Posts Tagged ‘The Social Network’

How Facebook Could Have Crushed the Negative Press from “The Social Network”

October 25th, 2010

While the PR industry still tries to solve a vexing riddle – how to quantify ROI and metrics of a PR campaign – there certainly is one big PR matter where the numbers do not lie.  As of today, “The Social Network” film, the Hollywood send-up of fact and fiction about Facebook’s rise to social network domination, has grossed $73 million within a month of release.  That puts it in the top five cumulative box office totals for 2010, a fairly significant number since the year’s about to end.

As the film made waves in the press before and after release, there was significant speculation that CEO Mark Zuckerberg’s $100 million donation to the Newark school system was meant to distract media attention away from the film.  Not surprising, since “The Social Networkdoesn’t exactly paint a sympathetic portrait of Facebook’s founders.

Of course, it’s hard to criticize such a large investment in the public school system.  Still, if that philanthropy was meant to kill negative headlines stemming from the film, we’d like to think there was a much easier, and more on target, way to do so.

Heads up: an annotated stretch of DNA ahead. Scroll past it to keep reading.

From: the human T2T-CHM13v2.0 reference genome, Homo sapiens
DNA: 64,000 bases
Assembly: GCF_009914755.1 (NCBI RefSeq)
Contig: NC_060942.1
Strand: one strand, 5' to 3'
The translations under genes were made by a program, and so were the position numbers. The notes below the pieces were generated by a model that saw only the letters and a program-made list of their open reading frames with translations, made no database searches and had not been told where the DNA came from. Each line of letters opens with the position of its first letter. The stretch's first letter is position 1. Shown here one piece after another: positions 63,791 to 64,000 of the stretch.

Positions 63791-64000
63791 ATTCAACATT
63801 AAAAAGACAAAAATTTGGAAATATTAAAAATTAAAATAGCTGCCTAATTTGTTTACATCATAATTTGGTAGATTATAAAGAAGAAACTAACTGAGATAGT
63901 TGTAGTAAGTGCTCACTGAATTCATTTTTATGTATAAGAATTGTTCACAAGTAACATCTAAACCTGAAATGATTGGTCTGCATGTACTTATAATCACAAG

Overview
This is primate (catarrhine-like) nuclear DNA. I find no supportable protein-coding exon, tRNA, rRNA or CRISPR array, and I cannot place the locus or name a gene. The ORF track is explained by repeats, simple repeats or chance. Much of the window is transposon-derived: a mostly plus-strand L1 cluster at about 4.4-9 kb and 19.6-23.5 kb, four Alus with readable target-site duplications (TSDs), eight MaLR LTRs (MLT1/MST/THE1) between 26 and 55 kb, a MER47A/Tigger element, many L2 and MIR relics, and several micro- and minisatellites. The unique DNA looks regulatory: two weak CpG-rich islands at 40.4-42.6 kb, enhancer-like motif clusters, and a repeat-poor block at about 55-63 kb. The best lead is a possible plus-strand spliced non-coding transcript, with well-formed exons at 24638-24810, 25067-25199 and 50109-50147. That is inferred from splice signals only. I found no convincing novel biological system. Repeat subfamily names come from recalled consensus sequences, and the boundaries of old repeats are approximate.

What we’re wondering is, why didn’t Facebook instead launch an official “Facebook Film Festival”?  Think about this for a moment.  A Facebook-sanctioned film festival could enlist hot young filmmakers to showcase their talents in a trend-setting multimedia format, expanded the social network platform more aggressively, been done at little to no cost to Facebook, would quickly co-opt the “film” media meme away from the movie, generated enthusiasm from Facebook users, and leveraged the multiple film festival fan pages that already exist.  The PR theme could have promoted “an honest filmmaking process” as a dig at the apparent falsehoods in “The Social Network” – the perfect antidote for the film’s negative portrayals.

Big PR problems require grand solutions, but simplicity adds elegance to our scenario, and steals the film’s thunder by creating and owning a whole new film-making process.  Maybe Facebook will think of this when “The Social Network” hits DVD?